If one has to say something brief and short about a large and complex subject, which is also a much discussed topic, one always runs the risk of stating the obvious. But one may also chance upon the unexpected and the counter-intuitive. Problems of democracy under capitalism and under socialism have by now a ring of tiring familiarity around them, but they also contain surprises that are hidden in plain sight. While fixing my coordinates by recounting the obvious, my hope is to point towards aspects that may be counter-intuitive to the political common sense prevalent in much of the left and the social movements.
Talk delivered by RAVI SINHA at the International Seminar on “Democracy, Socialism, and the Visions for the 21st Century”, 7th to 10th March, 2014 Hyderabad, India
Let me begin with the status of democracy under capitalism. Popular mind considers them complementary to each other. Ancients – whether in Greece or in India – were familiar with the concept of democracy and, at least in some famous examples, they are also supposed to have practiced it. But the large-scale acceptance and practice of democracy overlaps with the history of capitalism. In addition, the history of socialism of the twentieth century has been such that this association got further entrenched in the popular mind. I will come to the socialism question a little later. For now, let me stay with the relationship between democracy and capitalism.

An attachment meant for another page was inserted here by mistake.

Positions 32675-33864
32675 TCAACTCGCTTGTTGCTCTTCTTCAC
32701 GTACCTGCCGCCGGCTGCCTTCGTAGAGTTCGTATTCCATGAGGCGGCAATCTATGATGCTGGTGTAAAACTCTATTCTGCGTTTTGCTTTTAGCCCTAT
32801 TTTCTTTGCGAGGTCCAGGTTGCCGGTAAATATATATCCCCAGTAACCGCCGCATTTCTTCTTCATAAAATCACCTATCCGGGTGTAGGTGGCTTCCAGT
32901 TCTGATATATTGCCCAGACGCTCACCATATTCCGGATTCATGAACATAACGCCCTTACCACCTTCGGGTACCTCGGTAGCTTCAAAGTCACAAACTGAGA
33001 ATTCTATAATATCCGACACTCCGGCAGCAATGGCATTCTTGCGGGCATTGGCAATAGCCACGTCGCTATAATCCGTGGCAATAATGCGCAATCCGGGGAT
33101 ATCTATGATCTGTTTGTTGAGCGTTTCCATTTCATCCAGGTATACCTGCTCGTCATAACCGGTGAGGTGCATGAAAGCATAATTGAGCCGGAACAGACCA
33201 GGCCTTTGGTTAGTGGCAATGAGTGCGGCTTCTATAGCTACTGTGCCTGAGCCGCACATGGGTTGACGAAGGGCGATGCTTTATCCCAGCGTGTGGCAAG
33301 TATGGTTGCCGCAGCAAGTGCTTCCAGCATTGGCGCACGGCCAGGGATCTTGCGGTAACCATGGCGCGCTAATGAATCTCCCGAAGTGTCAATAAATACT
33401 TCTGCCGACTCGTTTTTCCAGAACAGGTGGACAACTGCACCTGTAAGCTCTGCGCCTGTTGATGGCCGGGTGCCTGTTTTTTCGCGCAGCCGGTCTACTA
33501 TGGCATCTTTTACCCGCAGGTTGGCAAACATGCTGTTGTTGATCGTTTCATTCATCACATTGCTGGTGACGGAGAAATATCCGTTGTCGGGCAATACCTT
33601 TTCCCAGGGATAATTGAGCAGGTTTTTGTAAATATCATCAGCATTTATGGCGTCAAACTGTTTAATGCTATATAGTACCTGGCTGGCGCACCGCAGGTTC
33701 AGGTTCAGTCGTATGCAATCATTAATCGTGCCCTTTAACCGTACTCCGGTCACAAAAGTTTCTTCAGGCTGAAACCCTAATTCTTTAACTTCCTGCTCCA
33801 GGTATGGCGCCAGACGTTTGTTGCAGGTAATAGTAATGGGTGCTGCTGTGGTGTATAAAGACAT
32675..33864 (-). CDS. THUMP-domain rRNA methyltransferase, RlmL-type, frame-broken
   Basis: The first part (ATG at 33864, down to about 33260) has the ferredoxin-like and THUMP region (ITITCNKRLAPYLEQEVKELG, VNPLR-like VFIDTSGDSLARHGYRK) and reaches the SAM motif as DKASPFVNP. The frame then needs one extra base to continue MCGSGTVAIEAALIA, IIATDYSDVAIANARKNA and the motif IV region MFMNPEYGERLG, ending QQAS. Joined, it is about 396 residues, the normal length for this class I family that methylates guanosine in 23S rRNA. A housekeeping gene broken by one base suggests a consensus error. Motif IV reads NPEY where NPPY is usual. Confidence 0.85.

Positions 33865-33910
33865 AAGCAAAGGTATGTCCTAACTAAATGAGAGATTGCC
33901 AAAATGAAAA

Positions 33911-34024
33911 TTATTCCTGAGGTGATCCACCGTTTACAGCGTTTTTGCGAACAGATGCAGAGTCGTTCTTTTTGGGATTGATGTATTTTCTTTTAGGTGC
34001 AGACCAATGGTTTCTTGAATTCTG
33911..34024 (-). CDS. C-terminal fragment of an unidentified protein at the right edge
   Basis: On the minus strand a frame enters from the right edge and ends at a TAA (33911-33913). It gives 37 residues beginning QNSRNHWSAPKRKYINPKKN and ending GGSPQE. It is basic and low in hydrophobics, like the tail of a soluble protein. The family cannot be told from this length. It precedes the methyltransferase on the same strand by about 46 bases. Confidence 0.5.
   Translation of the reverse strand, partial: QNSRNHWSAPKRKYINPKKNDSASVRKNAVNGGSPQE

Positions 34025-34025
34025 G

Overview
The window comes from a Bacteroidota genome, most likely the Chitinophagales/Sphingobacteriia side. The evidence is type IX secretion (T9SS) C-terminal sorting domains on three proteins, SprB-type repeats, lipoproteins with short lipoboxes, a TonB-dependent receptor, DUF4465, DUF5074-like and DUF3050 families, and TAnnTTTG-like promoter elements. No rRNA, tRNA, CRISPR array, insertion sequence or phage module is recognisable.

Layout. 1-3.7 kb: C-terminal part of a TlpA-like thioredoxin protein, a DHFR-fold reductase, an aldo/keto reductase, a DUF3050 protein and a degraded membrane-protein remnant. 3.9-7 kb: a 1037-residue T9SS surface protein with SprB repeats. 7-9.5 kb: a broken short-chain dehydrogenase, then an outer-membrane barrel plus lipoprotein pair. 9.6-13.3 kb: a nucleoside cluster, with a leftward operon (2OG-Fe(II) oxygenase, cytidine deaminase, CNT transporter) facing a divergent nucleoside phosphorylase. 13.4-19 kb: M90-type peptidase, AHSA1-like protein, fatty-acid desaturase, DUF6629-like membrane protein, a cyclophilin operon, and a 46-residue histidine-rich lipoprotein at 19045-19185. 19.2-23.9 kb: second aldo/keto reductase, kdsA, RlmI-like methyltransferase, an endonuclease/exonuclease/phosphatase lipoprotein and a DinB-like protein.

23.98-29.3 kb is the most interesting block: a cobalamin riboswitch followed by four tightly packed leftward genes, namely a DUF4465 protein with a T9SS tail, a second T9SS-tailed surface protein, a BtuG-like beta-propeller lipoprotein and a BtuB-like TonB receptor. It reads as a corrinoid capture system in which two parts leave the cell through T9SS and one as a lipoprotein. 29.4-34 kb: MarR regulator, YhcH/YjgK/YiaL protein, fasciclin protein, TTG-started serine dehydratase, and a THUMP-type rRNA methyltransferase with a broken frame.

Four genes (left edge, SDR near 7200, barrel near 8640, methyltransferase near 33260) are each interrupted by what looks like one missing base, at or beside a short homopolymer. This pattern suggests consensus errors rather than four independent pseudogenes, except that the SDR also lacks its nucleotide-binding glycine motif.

If I were to say, then, that at the core of this relationship lies a tension that is fundamentally irresolvable, it would appear counter-intuitive to the popular common sense. On the other hand, it would appear obvious to a leftist. On both counts there are reasons to dig a little deeper. Truth is often counter-intuitive for the wrong reasons, but at times it is also obvious for the wrong reasons.